{ Make this readable }

Wednesday, May 26, 2010

Data cleansing, perceptual hash and others

Got dirty data? I am very impressed with this data cleansing tool built by the Freebase guys. Specifically because it is open source and the UI is so well done - Freebase Gridworks.

Haha, yes another NoSQL system which claims incredible performance - KumoFS.

Spring. No, not the season, I mean the framework. I have many questions about why it's required in light of the supposedly simplified new JEE spec.

I wonder how all those various distributed Lucene index implementations perform. Apache Solr itself offers most of those enterprise features.

Perceptual hashing to detect duplicate images. I'll file this under all the other "interesting" hashing techniques.

The LinkedIn guys have a simple implementation of a load balancer using Zookeeper and NIO/Netty. Nothing new here, but this one is in Scala. Apparently they like Scala too, just like the Twitter dev team.

Have a nice and long (for some) weekend!

Saturday, May 15, 2010

The 3 laws of error handling (and everything in life)

Having spent a few years wading through production log files and unruly code, I've come to some startlingly unoriginal conclusions. Also being a Science Fiction fan, I've come up with these 3 laws (Heard of the Three Laws of Robotics?):

The 3 laws of error handling (and everything in life):

  1) CYA
  2) Take responsibility
  3) When in doubt, refer #2

Now, there are some of you who are probably thinking "Take responsibility" should've been #1, but that would just sound very cliched. Let's be honest, CYA is what everyone does first in the real world. But #2 and #3 help keep that CYA attitude in check. It makes the world a better place. Well..sort of.

So, how exactly does this apply to umm.. programming? Let's take an arbitrary simple example that I found on the internet:

at org.apache.axis.encoding.ser.BeanPropertyTarget.set(BeanPropertyTarget.java:157) 
at org.apache.axis.encoding.DeserializerImpl.valueComplete(DeserializerImpl.java:249) 
at org.apache.axis.encoding.ser.ArrayDeserializer.valueComplete(ArrayDeserializer.java:583) 
at org.apache.axis.encoding.DeserializerImpl.endElement(DeserializerImpl.java:509) 
at org.apache.axis.encoding.DeserializationContext.endElement(DeserializationContext.java:1087)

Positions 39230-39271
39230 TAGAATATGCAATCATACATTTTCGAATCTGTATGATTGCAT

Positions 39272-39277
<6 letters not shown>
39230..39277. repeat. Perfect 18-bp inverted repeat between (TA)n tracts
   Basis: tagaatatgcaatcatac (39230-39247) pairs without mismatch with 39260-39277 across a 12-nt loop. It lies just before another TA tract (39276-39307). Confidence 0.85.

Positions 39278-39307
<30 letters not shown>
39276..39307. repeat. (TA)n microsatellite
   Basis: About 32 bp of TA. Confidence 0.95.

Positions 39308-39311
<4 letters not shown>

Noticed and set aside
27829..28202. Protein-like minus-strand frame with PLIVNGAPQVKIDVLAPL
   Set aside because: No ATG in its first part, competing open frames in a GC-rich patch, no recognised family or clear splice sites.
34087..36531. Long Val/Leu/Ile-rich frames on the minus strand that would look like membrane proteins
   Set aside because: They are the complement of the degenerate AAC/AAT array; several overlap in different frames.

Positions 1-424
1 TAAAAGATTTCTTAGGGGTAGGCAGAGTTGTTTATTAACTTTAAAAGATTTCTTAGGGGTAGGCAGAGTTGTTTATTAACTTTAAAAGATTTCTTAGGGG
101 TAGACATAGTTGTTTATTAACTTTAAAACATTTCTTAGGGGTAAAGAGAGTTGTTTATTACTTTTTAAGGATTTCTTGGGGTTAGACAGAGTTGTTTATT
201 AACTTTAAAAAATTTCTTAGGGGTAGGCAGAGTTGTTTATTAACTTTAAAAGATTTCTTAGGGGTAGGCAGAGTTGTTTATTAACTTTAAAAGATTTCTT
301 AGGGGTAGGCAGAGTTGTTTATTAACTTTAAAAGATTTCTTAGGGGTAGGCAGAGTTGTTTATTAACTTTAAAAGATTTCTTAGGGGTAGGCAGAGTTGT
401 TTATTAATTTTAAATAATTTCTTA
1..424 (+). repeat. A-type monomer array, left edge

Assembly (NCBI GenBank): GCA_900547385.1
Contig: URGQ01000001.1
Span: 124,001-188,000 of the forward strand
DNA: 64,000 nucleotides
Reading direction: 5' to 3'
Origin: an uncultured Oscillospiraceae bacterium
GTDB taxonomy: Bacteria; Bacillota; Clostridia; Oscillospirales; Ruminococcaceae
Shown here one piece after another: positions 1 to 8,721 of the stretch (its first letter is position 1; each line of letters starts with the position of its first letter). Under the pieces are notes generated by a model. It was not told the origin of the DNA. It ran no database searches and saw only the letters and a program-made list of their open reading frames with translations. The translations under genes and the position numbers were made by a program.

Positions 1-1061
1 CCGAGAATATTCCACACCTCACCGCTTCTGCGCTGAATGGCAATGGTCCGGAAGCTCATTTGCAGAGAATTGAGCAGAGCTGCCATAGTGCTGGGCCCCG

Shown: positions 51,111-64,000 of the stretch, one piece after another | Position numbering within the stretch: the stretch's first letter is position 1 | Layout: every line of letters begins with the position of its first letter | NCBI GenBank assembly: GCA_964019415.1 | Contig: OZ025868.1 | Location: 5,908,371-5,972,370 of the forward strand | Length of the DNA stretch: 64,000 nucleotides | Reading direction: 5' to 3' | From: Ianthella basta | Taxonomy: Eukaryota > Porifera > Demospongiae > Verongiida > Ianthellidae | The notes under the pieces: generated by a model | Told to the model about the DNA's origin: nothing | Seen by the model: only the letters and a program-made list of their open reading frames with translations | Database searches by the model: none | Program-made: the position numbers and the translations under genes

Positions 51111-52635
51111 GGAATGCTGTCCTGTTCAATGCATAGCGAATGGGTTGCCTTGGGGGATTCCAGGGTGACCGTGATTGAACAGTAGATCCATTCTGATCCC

at org.apache.axis.message.SAX2EventRecorder.replay(SAX2EventRecorder.java:171)
at org.apache.axis.message.MessageElement.publishToHandler(MessageElement.java:1141)
at org.apache.axis.message.RPCElement.deserialize(RPCElement.java:236)
.. .. .. 

This stack trace is not very helpful is it? If your program threw something like this in production what would you have done?

  1) How can you defend (if it comes to that) that it was not something in your code?
  2) Perhaps the input/arguments were wrong or the library you called caused it
  3) So, does this leave your object in a corrupt and incomplete state?
  4) Should the caller retry and hope that the problem does not occur again?
  5) What is the alternative? What now? How do you get around it? Can you get around it?

See? There are so many questions and if this happened in production, then you would have 0 answers.

How does the "3 laws" help? If you structure your code like this:

  - The error was caused because...
  - The input that was expected was... but was actually...
  - We 
      - Tried these things but...
      - Retried so many times but...

Take responsibility:
  - The error is
      - Recoverable - how?
      - Un-recoverable because... Therefore you have to...
  - The system/instance is now
      - Still ok except for...
      - Unstable and so you have to... or we already are doing...

Here's one simple way to implement parts of it:

   + getMessage()
   + getCause()

   + isCallersFault()
   + isOperationRecoverable()
   + isCalleeCorruptOrUnstable() 


Thursday, May 13, 2010

Orient database, Zookeeper, Interest rates, Yield curves and more NoSQL

By now you would've thought that people had stopped developing old fashioned datastores...well think again. I chanced upon another database - Orient. It supports many modes (or claims to) - raw storage, SQL, Object oriented along with ACID transactions.. sounds very interesting. And it's under the Apache License.

We've been reading so much about Hadoop and Cassandra and NoSQL everywhere, but not much about another essential Hadoop sub-project. It's worth using in its own right - ZooKeeper. Check out their recipes page.

Some more ZooKeeper coverage on other blogs:
  2) http://coffeesgone.wordpress.com/2010/05/05/zookeeper-locking/
  3) http://ria101.wordpress.com/2010/05/12/locking-and-transactions-over-cassandra-using-cages/

Voldemort vs Cassandra...Wait.wait...this is not a rehash of that Twitter-Cassandra article that's making its rounds on the interwebs. This is a performance comparison - http://blog.medallia.com/2010/05/choosing_a_keyvalue_storage_sy.html

Had enough of reading about software? How about investments and interest rates and Fed policies? It's a nice distraction:

Until next time.

Wednesday, May 05, 2010

Rule of thumb for Powerpoint slides - If you cannot read the text on your Blackberry, then you have too much content. It's a simple, low-def test much like the 5 second test to see how much people will/can remember.

Sunday, May 02, 2010

I tried to cash a Reality Check and it bounced.